With three stepchildren, a toddler, and a baby on the way, Bowlsby-Duncan schedules her work week around her family. She usually takes on one wedding cake a week, though she has been known to complete four under special circumstances.
“For that one cake, I work straight through, usually starting on Friday morning with the baking, decorating all afternoon and all night, and finishing Saturday morning for a Saturday delivery.”
In addition, she bakes and decorates two or three birthday, shower, or anniversary cakes during the week and usually teaches two classes, all in her home. “That’s it,” she says modestly.
Bowlsby-Duncan strives to make people think “they are looking at the real thing rather than at cakes modeled after it.”
To that effect, her sushi cakes re-create both rolls and nigiri sushi with chopsticks, wasabi, and pickled ginger —all made of cake and sugar frosting painted with food coloring. Lawbook cakes resemble the real thing, right down to the binding and embossing. A Huck Finn cake re-created a first edition of the classic novel resting on a river raft.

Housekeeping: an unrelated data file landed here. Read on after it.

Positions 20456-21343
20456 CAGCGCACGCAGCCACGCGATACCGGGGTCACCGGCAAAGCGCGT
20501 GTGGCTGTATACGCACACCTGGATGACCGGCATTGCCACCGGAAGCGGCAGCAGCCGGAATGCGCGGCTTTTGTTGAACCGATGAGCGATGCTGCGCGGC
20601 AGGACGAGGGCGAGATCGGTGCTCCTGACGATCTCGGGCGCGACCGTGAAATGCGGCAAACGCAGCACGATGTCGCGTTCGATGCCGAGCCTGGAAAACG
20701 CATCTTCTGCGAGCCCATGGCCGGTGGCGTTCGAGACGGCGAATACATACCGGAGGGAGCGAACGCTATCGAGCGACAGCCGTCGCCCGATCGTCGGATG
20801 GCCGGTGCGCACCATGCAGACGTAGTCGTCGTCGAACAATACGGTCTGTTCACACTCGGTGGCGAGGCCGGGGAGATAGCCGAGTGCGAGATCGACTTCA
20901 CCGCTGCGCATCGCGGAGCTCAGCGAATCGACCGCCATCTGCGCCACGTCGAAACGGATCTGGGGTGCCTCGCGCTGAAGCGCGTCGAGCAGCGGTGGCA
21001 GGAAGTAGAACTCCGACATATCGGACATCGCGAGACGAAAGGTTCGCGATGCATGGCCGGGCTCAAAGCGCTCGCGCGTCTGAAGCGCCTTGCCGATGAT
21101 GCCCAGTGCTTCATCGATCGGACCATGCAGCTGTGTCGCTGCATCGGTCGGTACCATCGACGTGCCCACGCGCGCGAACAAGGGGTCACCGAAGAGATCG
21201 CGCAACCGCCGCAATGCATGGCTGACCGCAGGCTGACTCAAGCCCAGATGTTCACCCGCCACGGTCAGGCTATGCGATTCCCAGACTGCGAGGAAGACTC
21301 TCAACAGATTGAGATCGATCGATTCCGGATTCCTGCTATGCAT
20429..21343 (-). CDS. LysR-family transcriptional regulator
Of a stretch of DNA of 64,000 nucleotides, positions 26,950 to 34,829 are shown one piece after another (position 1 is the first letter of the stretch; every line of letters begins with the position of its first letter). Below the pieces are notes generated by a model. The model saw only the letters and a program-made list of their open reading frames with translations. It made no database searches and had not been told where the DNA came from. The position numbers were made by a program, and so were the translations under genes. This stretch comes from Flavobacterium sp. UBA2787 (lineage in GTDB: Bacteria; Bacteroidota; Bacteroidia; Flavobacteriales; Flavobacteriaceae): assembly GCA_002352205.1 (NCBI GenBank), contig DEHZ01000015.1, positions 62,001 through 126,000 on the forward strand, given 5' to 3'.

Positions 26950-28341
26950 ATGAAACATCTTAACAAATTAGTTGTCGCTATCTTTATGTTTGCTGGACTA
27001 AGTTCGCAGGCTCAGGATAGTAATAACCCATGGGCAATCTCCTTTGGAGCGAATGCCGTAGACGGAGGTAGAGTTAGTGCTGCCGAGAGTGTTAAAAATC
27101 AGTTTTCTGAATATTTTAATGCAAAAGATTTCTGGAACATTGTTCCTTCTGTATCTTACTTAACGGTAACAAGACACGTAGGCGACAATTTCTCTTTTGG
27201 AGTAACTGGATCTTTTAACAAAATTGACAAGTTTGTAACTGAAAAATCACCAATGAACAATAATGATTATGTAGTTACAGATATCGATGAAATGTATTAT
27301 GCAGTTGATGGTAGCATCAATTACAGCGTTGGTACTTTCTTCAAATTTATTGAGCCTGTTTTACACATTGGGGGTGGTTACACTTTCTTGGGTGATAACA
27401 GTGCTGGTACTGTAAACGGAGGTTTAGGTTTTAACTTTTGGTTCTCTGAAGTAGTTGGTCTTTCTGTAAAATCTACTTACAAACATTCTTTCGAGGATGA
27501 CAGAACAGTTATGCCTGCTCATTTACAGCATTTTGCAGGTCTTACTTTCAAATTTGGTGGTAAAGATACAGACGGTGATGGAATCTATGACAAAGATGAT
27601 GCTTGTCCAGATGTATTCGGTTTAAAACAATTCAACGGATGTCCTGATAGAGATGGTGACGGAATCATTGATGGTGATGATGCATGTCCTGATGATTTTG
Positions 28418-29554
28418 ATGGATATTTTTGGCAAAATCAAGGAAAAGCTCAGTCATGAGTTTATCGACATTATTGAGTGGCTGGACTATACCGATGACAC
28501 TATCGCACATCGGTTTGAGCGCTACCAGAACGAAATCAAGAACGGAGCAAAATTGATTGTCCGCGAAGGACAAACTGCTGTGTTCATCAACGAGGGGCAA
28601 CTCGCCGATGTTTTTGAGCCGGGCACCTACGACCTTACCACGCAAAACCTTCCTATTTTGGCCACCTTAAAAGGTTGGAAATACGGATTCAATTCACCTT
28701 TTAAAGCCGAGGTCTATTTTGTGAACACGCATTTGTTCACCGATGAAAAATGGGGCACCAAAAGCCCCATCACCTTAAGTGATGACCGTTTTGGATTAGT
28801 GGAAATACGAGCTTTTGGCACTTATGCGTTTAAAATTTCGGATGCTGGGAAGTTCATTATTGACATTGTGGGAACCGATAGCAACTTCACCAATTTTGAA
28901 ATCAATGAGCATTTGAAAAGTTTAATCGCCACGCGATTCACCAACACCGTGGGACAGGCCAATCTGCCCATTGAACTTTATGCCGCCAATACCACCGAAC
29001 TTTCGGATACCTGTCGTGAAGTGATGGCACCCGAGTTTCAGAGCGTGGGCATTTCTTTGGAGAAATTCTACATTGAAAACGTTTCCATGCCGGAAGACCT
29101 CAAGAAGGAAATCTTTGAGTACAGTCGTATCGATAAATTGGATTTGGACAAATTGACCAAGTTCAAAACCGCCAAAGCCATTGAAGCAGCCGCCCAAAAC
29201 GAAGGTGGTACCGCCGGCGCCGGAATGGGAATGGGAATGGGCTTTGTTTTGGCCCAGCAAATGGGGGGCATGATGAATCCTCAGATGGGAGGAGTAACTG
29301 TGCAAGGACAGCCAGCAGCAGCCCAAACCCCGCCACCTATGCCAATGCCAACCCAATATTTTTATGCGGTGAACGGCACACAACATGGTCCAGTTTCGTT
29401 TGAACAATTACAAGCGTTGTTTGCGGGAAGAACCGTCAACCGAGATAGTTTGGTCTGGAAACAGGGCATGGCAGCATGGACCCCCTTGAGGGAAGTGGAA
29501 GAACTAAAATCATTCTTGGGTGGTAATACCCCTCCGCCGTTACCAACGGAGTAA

She has also crafted fishing hats, tribal tattoos, sports team logos, cinema scenes, and high-tech tools such as iPads. One cake for a veterinarian included 13 animals.
Roller skate cakes, she says, are the most challenging. “They’re really hard because of the physics. They have to stand on cake-dough wheels. And stay standing up.”
Small details define the good decorators, says Bowlsby-Duncan. One “basket of flowers cake” included a dozen different flowers. A “box of chocolates cake” re-created the box out of cake and filled it with handmade chocolates. She admits to cheating the devil of details only once. “That was for my own wedding cake. I just didn’t have much time, so the bottom three layers were Styrofoam!”
Bowlsby-Duncan does break from reality to create fantasy flowers, such as blue lilies. Such efforts have released her inner artist.
“I always felt I had an artist’s soul, but the truth is I never used to feel like I could call myself an artist. My vision — the way I saw something — never came out on canvas with oils and acrylics,” she says.
“Then I started sculpting with sugar and flour and painting with food coloring, and it just happened naturally. My art looked just like my vision. It’s the magic of the medium. Food coloring has given me the artistic confidence I never had with other media.”